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4 - Engineering antibodies page 2
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2. Understanding specific immunity Link to the Medical Research Council web site

Figure 2. Basic structure of an antibody (IgG) shown here binding to an antigen through the antigen binding regions. The constant regions (white) trigger complement and cell mediated killing. The amino acidssequence of the constant regions is the same for each class of antibody (IgA, IgD, IgE, IgG and IgM). The variable region has an amino acid sequence that is unique for a given antibody.
What is an antigen?
Antigens are proteins, glycoproteins or polysaccharides. They may be free molecules, or they may be present on the surface of an invading microbe, or on the cell membranes of a transplanted organ, such as a replacement kidney. Antigenic molecules are present on all cells, but they usually provoke an immune response only if they are foreign.
Taking a look at antibodies
Antibodies are glycoproteins. They all have a similar basic structure (see Figure 2) and are known collectively as immunoglobulins (often written as 'Ig' for short).

Antibodies are synthesised by a type of white blood cell called a B cell and are displayed on the surface of the cell. Each B cell is genetically programmed to display only one specific antibody.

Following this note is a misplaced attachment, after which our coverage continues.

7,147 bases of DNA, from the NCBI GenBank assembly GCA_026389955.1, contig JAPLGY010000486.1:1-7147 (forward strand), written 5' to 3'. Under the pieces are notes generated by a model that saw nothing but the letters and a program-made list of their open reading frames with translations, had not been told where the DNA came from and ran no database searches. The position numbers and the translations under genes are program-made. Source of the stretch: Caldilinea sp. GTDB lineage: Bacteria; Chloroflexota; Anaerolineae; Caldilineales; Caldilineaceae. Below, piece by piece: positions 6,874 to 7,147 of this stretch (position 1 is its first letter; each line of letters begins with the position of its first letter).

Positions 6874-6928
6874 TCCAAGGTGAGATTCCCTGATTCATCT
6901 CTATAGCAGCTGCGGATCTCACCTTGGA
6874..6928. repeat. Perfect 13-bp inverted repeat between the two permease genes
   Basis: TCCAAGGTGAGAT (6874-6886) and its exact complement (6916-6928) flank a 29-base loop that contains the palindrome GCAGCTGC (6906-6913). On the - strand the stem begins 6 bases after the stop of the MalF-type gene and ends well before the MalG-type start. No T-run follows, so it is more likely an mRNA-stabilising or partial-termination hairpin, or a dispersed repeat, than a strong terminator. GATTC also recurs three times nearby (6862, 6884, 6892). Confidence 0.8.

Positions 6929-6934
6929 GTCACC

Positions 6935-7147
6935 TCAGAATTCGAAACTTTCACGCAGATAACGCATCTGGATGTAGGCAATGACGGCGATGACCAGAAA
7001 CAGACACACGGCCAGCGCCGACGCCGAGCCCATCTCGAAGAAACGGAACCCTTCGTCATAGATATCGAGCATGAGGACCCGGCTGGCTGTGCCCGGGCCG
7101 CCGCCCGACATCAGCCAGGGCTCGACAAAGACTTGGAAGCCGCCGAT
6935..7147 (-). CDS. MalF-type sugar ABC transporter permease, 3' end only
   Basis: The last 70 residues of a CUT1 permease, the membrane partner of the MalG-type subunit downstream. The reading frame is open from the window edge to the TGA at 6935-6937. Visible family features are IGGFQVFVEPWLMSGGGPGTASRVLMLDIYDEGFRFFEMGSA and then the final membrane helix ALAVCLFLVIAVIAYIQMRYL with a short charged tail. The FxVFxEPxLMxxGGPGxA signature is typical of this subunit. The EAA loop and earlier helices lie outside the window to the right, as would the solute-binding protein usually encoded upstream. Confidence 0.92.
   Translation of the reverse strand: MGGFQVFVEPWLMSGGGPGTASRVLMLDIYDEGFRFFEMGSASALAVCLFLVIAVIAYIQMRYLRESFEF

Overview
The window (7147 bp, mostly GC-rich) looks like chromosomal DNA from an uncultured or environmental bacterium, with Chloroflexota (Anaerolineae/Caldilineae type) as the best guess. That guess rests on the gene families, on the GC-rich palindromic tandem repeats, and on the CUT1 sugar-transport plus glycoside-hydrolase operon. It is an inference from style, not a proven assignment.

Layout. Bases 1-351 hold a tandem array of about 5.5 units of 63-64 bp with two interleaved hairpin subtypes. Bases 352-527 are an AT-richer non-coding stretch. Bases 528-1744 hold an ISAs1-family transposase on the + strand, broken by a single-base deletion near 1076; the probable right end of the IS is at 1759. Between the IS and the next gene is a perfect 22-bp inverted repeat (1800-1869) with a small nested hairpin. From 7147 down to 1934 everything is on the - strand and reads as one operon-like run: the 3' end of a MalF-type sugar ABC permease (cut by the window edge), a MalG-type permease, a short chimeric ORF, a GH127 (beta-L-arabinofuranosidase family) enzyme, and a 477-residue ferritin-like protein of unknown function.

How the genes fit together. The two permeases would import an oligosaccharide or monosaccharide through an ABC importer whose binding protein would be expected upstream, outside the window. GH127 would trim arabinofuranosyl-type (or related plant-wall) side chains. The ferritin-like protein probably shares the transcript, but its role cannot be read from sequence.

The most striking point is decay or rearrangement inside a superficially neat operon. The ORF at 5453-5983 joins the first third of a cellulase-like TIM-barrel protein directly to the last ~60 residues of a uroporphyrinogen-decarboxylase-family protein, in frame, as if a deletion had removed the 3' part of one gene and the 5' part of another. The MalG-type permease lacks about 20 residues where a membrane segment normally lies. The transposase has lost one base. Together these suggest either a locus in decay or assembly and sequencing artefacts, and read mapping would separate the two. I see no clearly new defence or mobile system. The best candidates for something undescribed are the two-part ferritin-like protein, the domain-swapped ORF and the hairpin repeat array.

B cells arise through the differentiation of stem cells in the bone marrow. During this process, extensive rearrangements of the antibody genes occur to produce several million different variants. Each unique genetic sequence then codes for the production of a specific antibody. The number of different antibodies is so large that at least one will recognise a foreign antigen, even if the body has never previously been exposed to it

The B cell may be described as a 'genetic display package', with the antibody on the outside where it can meet and bind with the antigen, and with the genes which code for the antibody within.

Figure 3

Figure 3. Activation of a B cell by a foreign antigen from a microbe.

 

 

 

What happens when a B cell binds its antigen?
Look at figure 3. Antigens from microbes trigger an immune response. They activate specific B cells to divide many times. The B cells proliferate and differentiate into either short-lived plasma cells, which make and release soluble antibodies, or long-lived memory cells with surface antibody. Each antibody molecule shows a specific affinity ('liking for') its particular antigen. The higher the affinity the more readily the antigen is bound and the more efficient the immune response.

Repeated contact with an antigen acts as a selection pressure for the mutation of the antibody genes. This results in the generation of high affinity antibodies.

 'I remember you'
A characteristic feature of specific immunity is the generation of immunological memory through the production of memory cells (see Figure 3). Exposure to an antigen leads to the production of antibodies: the primary response. On subsequent encounters with the same antigen, a secondary response is observed. Immunological memory forms the basis of all vaccination procedures.

Question 2

Look at the graph in Figure 4. Use it to describe and explain the features of a typical primary and secondary response to an antigen.



Figure 4.


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